Terra Cognita

Newsletter of the Society for the History of Discoveries

Page 5

May 2003

Third Biennial Virginia Garrett Lectures on the History of Cartography, October 4, 2002
The Third Biennial Virginia Garrett Lectures on the History of Cartography were held on Friday, October 4, 2002 at the University of Texas-Arlington in Arlington, Texas. The theme of the lectures was “The Third Coast: Mapping the Gulf of Mexico and the Caribbean Sea.” The lectures were sponsored by the Center for Greater Southwestern Studies and the History of Cartography, Friends of the UTA Library, Special Collections of the UTA Library, and the Philip Lee Phillips Society.
     Virginia Garrett is a Life Member of SHD, and was elected this year to be a Fellow of the Society for the History of Discoveries. It is quite an honor to be invited to participate in the lecture series she founded. SHD members who presented papers in the day-long conference were David Buisseret (“The European Mapping of the Gulf of Mexico and the Caribbean, 1500-1800”), Louis De Vorsey (“Bounding the Gulf of Mexico: Discovery and Early Maps Matter”), and Richard Francaviglia (“Cannibals and Cartographers: the Role of Supposition in Mapping the Gulf of Mexico”). Robert Weddle was one of two scholars who examined the topic “Cartographia/ Cartographie: A Panel Discussion of Spanish and French Mapping of the Gulf of Mexico.” The moderator of this panel discussion was Dennis Reinhartz. 


Symposium on Inter-ethnic Frontiers in the Americas (1500-1900)
SHD member Amy Turner Bushnell is the principal coordinator of a symposium that will be held in Santiago, Chile on July 14-18, 2003. The Symposium on “Inter-ethnic Frontiers in the Americas (1500-1900): Sources, Themes, and Theories,” is one of the programs being offered at the 51st International Congress of Americanists. The symposium will use the cases of particular inter-ethnic frontiers in the Americas – Native America, Spanish, Portuguese, French, Dutch, and British—to address the larger field of 16th to 19th-century frontier studies, a field characterized by imperfectly comparable sources and isolationist historiographies, competing concepts for similar realities, and insufficiently appreciated differences. For more information on the symposium, contact Amy Turner Bushnell at Amy_Bushnell@brown.edu.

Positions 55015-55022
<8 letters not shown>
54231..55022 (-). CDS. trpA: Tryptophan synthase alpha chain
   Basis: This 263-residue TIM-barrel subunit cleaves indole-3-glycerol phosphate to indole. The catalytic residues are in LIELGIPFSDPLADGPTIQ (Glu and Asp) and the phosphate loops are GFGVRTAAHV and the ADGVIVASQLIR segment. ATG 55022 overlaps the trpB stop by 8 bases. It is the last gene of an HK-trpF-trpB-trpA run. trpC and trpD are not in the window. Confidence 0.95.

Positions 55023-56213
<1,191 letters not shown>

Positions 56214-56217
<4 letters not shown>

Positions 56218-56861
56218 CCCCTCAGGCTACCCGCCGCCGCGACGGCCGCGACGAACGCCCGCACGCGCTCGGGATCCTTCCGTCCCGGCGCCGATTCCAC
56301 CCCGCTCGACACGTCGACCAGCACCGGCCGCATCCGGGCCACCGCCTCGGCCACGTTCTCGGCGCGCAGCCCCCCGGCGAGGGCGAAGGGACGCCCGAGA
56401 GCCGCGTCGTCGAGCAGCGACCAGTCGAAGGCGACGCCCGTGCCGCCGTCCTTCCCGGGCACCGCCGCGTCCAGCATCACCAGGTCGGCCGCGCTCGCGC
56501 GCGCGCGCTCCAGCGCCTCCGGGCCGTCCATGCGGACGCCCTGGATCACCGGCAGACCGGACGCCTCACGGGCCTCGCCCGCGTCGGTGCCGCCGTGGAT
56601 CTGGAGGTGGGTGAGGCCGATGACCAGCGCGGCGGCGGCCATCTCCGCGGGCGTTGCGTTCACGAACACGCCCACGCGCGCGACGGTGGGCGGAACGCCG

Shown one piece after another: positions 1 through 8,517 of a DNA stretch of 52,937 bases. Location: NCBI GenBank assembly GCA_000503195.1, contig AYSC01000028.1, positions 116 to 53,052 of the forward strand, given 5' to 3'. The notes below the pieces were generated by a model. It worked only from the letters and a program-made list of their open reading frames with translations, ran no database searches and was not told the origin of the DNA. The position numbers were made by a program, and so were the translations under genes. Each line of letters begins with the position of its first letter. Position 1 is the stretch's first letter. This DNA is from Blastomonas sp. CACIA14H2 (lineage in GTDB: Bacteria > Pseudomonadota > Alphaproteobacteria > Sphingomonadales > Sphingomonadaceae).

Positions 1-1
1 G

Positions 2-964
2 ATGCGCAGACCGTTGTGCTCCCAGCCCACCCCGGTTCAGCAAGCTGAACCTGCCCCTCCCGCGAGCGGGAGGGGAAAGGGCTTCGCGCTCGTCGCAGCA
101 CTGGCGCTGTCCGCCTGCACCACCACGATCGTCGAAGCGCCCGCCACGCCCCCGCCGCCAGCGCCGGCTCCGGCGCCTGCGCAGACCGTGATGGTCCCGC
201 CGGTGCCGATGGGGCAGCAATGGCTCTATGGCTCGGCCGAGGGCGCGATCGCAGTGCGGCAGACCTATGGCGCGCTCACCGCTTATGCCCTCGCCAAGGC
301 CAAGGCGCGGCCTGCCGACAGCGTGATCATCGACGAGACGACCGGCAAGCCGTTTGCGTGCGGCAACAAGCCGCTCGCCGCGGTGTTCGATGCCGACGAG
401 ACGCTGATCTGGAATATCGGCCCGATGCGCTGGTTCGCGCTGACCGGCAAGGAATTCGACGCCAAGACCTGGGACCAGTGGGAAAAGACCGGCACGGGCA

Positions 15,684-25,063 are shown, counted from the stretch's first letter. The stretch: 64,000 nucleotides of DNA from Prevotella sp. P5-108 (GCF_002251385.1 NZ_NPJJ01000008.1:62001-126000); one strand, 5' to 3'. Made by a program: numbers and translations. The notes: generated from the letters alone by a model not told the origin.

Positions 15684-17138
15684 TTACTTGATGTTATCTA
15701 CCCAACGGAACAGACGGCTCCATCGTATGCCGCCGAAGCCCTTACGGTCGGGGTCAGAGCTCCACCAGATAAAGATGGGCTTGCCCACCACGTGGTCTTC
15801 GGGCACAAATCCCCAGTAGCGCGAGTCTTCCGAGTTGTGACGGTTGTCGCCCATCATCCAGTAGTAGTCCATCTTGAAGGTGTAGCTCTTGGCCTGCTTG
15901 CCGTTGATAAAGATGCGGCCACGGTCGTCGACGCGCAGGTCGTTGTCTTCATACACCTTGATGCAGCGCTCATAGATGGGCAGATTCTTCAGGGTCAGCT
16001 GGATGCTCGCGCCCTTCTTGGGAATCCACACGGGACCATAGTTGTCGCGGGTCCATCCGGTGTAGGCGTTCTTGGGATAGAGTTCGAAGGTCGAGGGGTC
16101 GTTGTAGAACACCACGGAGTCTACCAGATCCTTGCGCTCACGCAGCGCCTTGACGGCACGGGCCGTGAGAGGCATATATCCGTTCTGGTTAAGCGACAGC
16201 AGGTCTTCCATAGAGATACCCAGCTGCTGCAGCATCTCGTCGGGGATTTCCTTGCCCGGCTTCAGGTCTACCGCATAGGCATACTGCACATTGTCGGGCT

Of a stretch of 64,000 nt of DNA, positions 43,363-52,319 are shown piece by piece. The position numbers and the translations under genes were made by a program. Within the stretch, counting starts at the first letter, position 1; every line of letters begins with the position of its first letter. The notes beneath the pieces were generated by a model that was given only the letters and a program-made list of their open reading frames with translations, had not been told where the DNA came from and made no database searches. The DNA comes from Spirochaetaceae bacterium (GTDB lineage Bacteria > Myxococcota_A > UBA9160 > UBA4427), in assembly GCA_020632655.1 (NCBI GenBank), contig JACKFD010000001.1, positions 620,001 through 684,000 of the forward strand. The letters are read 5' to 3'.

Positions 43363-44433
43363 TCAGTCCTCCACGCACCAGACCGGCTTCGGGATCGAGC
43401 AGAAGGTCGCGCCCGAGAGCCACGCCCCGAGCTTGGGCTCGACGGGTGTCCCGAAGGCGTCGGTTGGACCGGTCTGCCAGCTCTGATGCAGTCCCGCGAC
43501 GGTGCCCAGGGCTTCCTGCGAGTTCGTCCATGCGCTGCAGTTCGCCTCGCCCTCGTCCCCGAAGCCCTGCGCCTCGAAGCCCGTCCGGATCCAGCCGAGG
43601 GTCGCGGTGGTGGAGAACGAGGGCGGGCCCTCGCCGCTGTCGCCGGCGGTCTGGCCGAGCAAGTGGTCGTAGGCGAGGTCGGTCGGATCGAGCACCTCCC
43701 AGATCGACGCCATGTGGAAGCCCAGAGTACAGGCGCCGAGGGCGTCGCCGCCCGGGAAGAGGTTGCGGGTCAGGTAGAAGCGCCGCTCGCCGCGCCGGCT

www.sochistdisc.org
I hope you regularly visit the SHD site-www.sochistdisc.org. A good bit of time and care go into keeping it up to date and fresh. The last several annual meetings have expanded sites with abstracts, program summaries, and nice photo albums of the meetings and associated trips. Information on the coming meeting appears on the site shortly after the last meeting ends – this gives you a preview of the location and entices you to make and hold the date. At the New Orleans page you will see information about our conference hotel and learn how to already receive some tourist information about the town. Click the text under the quarter to learn more about the state. Watch the site for more to appear – the call for papers, registration material, program schedule and more. At the 2002 Meeting site we have added the banquet speech – now all members can enjoy it even if they did not make it to the annual meeting. Clicking on the page for the current issue of TI will bring you to several articles on-line with super graphics. And all the book reviews! The SHD News page is often updated to keep you advised of member accomplishments in the period between mail postings
Tom Sander
Web Content Manager


J.B. Harley Fellowships-2003
The Trustees of the J.B. Harley Research Fellowships Trust Fund announced the three winners for 2003. This is the tenth series of fellowships to be awarded. The fellowships are designed to assist research in the London map collection.
     Those who will be working in London are Guenièvre Fournier, Ecoles des Hautes en Sciences Sociales, Marseilles, France (Views and Maps of Marseilles, Genoa and Barcelona, 15th-19th centuries); Anthony Mullan, U.S. Library of Congress (“The Post-Road from Buenos Ayres to Potosi 1816”: The close relationship of a map to travel literature and visual culture); and Karl Offen, Department of Geography, University of Oklahoma (Mapping Mosquitia: Miskitu identity and the geographical imagination in northeastern Nicaragua).
     For information about applying for a Fellow- ship, contact Tony Campbell at t.campbell@ ockendon.clara.co.uk.

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